Nunavut government introduces bill aimed at civilian oversight of RCMP

Nunavut RCMP could soon be subjected to civilian oversight for serious incidents, according to a bill introduced by Nunavut’s justice department in the most recent sitting of the legislature.

But it leaves the door open for police investigations into RCMP conduct in serious incidents

Nunavut MLAs passed Bill 53 for its first and second reading in October. (Beth Brown/CBC )

Nunavut RCMP could soon be subjected to civilian oversight for serious incidents, according to a bill introduced by the territorial government in the most recent sitting of the legislature. 

But the bill, which will be debated by MLAs early next year, leaves the door open for more of the same: police investigating Nunavut RCMP conduct in serious incidents, such as fatal shootings. 

"We're doing good things to improve transparency and reconciliation on policing," deputy minister of Justice Stephen Mansell told CBC News. 

"The intention of this bill is to allow us to use civilian investigators and civilian oversight to get as far as we can away from police investigating police."

The room left in the bill for possible police investigations is to allow the legislation to evolve toward greater civilian involvement over time, he added. 

Bill 53, an Act to Amend the RCMP Agreement Act, received first and second reading in late October. 

The bill allows the government to contract "an investigative body to investigate the [serious] incident." 

If that doesn't happen, the government can contract a police force to do the investigation. 

And if neither of those happen, the government "will notify the RCMP," which under the RCMP Act, has the authority to investigate the incident itself.

According to the act, the Mounties will first try and find an investigative body or police force to investigate but if they also fail to do so, they will investigate the incident themselves.

'Civilian' monitor may be former police officer

If a police force is contracted to do the investigation, Bill 53 says a civilian monitor "may" be appointed to review the impartiality of the investigation. 

The monitor cannot be a current police officer but, given their expertise, may be a former police officer, Mansell said. 

The monitor will assess the impartiality of the external police force's investigation and, if necessary, make recommendations to investigators. 

The bill does not include any authority for the monitor to enforce those recommendations. 

Instead, the monitor will submit a report that may make its way to the justice minister, if concerns around impartiality are not addressed.

Interpreter Atsainak Akeeshoo and Nunavut's deputy justice minister Stephen Mansell spoke to CBC by video Dec. 3, 2020. (CBC News)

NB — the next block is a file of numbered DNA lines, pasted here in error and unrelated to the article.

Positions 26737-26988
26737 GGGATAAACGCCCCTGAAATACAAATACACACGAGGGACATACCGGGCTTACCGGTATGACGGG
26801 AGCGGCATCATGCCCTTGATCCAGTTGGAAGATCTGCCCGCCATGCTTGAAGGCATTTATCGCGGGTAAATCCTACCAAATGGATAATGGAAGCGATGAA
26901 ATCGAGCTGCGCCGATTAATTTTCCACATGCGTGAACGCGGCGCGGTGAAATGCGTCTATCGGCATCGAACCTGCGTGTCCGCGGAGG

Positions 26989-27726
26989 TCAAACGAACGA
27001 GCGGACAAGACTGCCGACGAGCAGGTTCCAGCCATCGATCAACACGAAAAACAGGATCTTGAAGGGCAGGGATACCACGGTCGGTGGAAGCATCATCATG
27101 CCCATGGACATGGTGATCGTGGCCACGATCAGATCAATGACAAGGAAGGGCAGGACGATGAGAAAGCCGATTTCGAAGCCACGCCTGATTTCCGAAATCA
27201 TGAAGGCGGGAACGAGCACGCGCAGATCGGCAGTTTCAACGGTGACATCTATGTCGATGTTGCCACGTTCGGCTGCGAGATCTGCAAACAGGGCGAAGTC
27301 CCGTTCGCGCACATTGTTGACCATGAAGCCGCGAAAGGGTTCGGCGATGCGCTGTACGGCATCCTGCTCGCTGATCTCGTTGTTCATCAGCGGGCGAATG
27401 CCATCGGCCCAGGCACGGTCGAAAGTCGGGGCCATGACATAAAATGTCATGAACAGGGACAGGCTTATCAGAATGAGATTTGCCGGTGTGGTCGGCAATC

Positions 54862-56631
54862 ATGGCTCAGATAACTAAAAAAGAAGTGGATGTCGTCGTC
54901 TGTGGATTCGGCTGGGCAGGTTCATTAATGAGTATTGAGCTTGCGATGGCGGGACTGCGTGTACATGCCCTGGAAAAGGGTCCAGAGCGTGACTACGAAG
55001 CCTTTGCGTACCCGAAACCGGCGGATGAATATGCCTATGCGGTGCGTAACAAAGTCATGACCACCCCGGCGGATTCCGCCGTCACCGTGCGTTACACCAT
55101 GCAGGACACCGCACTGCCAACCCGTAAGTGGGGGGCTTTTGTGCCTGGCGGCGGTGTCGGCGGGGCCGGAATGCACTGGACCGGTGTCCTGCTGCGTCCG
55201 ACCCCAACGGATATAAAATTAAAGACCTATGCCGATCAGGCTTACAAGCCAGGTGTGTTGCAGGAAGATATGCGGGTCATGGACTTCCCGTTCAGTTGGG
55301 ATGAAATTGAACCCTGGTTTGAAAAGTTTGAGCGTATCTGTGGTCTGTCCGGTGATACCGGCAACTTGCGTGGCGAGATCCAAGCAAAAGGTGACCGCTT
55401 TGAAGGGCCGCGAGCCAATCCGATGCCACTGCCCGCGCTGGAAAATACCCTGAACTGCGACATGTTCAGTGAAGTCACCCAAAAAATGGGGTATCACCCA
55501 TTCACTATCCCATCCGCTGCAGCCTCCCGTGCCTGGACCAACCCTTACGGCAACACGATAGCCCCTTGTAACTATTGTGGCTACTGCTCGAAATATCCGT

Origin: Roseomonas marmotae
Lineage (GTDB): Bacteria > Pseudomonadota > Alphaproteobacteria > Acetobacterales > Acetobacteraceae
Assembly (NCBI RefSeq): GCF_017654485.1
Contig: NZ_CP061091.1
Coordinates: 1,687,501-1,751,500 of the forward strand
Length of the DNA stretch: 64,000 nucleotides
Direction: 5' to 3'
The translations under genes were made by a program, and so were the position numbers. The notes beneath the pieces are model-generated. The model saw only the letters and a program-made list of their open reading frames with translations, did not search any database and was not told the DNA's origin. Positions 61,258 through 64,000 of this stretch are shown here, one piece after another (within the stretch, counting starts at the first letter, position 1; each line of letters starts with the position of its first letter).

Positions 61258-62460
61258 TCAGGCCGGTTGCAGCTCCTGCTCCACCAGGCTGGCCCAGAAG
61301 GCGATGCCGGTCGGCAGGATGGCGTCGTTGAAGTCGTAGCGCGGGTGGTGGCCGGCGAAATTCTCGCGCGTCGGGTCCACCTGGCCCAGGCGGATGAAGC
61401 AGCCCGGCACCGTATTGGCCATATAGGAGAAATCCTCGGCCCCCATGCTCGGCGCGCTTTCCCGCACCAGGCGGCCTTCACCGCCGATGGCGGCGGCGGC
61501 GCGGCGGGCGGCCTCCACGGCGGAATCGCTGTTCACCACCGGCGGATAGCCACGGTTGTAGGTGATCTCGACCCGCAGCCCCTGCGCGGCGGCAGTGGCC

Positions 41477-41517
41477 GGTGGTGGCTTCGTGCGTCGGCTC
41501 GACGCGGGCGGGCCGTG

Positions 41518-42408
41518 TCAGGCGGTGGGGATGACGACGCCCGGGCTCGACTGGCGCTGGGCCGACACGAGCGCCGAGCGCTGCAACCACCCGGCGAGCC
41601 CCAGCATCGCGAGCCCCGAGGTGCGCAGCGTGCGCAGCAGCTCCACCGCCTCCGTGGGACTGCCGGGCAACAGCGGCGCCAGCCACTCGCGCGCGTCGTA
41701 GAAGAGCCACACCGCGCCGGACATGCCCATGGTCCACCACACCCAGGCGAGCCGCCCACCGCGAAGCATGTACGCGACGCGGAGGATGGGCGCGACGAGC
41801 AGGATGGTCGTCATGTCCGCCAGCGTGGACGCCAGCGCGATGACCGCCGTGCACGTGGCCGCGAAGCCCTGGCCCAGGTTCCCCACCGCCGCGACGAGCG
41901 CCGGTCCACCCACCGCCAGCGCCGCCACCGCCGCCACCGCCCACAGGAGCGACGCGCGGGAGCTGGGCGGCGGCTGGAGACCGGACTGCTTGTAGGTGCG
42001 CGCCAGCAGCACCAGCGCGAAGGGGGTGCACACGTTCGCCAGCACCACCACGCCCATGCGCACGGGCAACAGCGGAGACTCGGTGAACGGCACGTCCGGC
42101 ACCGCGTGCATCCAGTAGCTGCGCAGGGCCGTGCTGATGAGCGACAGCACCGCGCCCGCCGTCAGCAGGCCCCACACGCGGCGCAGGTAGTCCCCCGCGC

"We're dedicated to sharing the results of these investigations and, in particular, the work of the civilian monitor," Mansell said. 

When asked if those reports would be made public, Mansell said the government would do its best to share as much of the monitor's work as possible while respecting privacy and the investigation. 

Cultural advisor 'may' be appointed

Bill 53 also says a cultural advisor may be appointed to investigations, which could be the same individual as the monitor. 

The bill does not make the advisor mandatory for investigations but the "intention is to ensure the investigative body has local knowledge and understands the culture in which they're working," Mansell said. 

"We understand that the trend in Canada, and what Nunavummiut are asking for, is for us to enter into these agreements and have civilians looking into these matters."

Nunavut RCMP headquarters in Iqaluit. (David Gunn/CBC)

This trend in Canada has been around since at least the 90s, according to experts who found even former or seconded police officers can bring unconscious bias to investigations into other police officers. 

The degree of independence of the investigations vary across the country. 

In Ontario, for example, lead investigators into serious allegations against police officers are not allowed to have police training. 

The Alberta Serious Incident Response Team is led by a civilian but uses police investigators. 

Government not committed to civilian investigations: legal aid 

Benson Cowan, the CEO of Nunavut's legal aid agency, said the legislation should have made public reporting on the investigations mandatory and required civilian investigators.

"The fact that their legislation doesn't require civilian investigation just shows that the government is not strongly committed to ensuring proper civilian oversight and proper transparency," Cowan told CBC News. 

Mansell said the government was dedicated to ensuring the transparency Nunavummiut are asking for. 

"If there are concerns about the need for further reporting, the department will look at that during our consultations and discussion with the MLAs," Mansell said.